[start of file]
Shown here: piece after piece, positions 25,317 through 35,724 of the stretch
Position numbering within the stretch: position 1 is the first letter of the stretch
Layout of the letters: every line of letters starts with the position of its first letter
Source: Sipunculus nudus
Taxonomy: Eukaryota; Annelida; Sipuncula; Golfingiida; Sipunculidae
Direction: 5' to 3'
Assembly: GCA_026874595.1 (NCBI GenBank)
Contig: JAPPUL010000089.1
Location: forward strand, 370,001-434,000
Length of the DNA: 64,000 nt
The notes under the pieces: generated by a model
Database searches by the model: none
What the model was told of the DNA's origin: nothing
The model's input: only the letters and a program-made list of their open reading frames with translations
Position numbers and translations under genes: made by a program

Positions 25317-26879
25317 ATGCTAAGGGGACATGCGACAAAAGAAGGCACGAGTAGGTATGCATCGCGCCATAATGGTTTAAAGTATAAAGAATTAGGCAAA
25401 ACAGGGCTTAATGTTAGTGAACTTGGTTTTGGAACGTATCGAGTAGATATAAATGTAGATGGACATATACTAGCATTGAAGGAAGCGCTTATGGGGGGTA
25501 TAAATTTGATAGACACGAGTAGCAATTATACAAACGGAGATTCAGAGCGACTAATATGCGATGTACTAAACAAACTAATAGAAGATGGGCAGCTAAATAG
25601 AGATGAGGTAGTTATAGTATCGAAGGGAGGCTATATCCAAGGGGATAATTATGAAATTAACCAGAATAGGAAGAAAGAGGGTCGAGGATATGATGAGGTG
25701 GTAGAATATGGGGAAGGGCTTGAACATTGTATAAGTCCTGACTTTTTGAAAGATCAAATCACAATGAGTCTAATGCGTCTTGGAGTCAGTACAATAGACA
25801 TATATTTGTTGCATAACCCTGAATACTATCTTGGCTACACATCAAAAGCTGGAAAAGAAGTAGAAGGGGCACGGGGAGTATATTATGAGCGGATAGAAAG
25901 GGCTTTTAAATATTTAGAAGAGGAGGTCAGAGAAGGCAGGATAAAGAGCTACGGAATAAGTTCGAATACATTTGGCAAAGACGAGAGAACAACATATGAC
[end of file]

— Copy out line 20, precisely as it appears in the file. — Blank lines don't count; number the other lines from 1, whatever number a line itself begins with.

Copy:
25601 AGATGAGGTAGTTATAGTATCGAAGGGAGGCTATATCCAAGGGGATAATTATGAAATTAACCAGAATAGGAAGAAAGAGGGTCGAGGATATGATGAGGTG